In April 2022, Mike traced the march route of Civil War General William T. Sherman, using the effort to raise more than $30 thousand for cancer research at Dana-Farber as a supplement to his regular Pan-Mass Challenge (PMC) fundraising. Donations, large and small, are welcomed and can be made via this link.
Mike's route took him from Chattanooga, TN through Atlanta finishing in Savannah, GA. Eight days and 600+ miles on the road -- filled with history and exploration.
History lesson: After the battle of Chattanooga, General Grant was recalled to Washington to take command of all the Union Armies and personally lead the campaign in Virginia against Lee. Grant named Sherman, his trusted lieutenant, to take control of the Western armies. His mission -- capture the city of Atlanta.
The Rebel army also had a new commander, Joseph Johnston, a skilled defensive tactician. Johnston's strategy -- establish strong fortified positions and lure Sherman into costly frontal assaults. Sherman used his 2:1 numerical superiority to flank, or go around, Johnston's entrenched positions at Resaca and several other points after brief skirmishes. But at Kenesaw Mountain, Sherman elected try a direct assault -- and suffered significant losses. Two months of cat and mouse brought Sherman to the outskirts of Atlanta, and after several weeks of heavy fighting, Sherman succeeded in cutting every rail line into the city. The Confederates withdrew. "Atlanta is ours, and fairly won" was the message Sherman sent Grant.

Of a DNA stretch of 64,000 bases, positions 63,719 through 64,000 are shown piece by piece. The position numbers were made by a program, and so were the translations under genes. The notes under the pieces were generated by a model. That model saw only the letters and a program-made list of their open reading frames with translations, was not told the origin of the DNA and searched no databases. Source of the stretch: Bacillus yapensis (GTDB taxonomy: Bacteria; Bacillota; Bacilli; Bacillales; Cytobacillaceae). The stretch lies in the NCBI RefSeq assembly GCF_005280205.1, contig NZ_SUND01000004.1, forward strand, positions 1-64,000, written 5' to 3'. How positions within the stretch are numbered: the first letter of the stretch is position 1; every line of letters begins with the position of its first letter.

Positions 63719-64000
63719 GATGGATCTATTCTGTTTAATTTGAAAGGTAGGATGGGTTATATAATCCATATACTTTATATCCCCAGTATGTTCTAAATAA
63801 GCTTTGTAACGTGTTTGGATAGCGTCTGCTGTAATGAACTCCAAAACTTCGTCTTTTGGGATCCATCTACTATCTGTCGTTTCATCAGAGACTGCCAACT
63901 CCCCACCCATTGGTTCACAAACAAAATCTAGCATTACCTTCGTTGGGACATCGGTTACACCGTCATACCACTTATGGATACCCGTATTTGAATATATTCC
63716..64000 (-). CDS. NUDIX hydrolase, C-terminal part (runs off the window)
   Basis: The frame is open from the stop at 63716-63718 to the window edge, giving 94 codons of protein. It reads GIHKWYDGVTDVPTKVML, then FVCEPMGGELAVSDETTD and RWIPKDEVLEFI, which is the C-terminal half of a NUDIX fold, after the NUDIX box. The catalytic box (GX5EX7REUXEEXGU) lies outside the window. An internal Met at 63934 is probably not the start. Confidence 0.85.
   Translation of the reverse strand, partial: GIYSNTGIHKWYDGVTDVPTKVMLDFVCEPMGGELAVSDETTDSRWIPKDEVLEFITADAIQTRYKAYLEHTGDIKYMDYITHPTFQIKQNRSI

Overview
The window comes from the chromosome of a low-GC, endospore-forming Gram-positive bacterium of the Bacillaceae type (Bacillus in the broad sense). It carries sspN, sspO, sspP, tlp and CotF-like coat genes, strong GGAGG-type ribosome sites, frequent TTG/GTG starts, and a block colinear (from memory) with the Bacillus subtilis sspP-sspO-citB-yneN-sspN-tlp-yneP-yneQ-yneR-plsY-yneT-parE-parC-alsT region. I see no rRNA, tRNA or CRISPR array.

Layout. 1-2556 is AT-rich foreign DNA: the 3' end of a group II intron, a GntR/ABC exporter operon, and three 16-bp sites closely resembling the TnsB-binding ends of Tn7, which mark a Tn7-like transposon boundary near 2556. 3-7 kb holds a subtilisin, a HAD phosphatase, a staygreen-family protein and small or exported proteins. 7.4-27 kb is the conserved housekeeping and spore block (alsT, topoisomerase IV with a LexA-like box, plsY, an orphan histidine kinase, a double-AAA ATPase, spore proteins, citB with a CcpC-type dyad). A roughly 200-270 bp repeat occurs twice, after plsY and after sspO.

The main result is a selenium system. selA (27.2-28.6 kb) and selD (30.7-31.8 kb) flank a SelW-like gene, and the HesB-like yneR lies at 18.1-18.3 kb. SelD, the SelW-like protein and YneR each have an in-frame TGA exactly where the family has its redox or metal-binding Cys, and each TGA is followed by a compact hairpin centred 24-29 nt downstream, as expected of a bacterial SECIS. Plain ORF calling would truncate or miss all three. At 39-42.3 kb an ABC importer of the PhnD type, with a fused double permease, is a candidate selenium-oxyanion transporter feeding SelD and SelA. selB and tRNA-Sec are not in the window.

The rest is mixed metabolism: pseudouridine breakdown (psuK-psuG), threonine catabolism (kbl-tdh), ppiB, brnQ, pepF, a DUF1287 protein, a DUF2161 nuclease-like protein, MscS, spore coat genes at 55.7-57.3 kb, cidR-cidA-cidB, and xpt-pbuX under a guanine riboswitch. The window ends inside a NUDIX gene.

The countryside between Chattanooga and Atlanta -- very rural. Outside of differences in the political signs and the roadkill (didn't know there were armadillos in Georgia), I could have easily been in Central Mass. - the terrain and pastureland were similar. Two things were constant reminders of the history: regular Georgia Historical Commission markers with details on the skirmishes and -- the railroad. The ever-present railroad that was the lifeline for both armies, to be protected and fought over.
Kenesaw Mountain was not as visually striking as Lookout, but it was easy to imagine the fierce struggle, and the havoc wreaked on the advancing Union troops from the lines of cannon and muskets on the mountain top. It was Sherman's last frontal assault of the war. I was shocked at how many people were there on Easter Sunday -- parking in the overflow lot. And I was pleased to see a black family talking about the history and importance of the place to their ten year old.
The transition into Atlanta was sudden -- no "Welcome to Atlanta" sign (Sherman probably didn't get one either). I came through Buckhead, which is fighting to separate itself from the City of Atlanta, I was struck by the irony of white Buckhead fighting for political independence from black Atlanta. It's uncomfortable being a minority not in control.
I made it a point to stay in Five Points -- right in the heart of Atlanta. Nearing my hotel, I was passed by a truck playing VERY LOUD MUSIC through open windows -- I chastised myself for my stereotyping -- I hadn't seen the driver.
I walked through a heavily black neighborhood to the John Lewis Mural -- a testament to a great man and freedom fighter. I felt more comfortable being "out of place" than I had been in Birmingham. I find I am learning as much about myself as the countryside.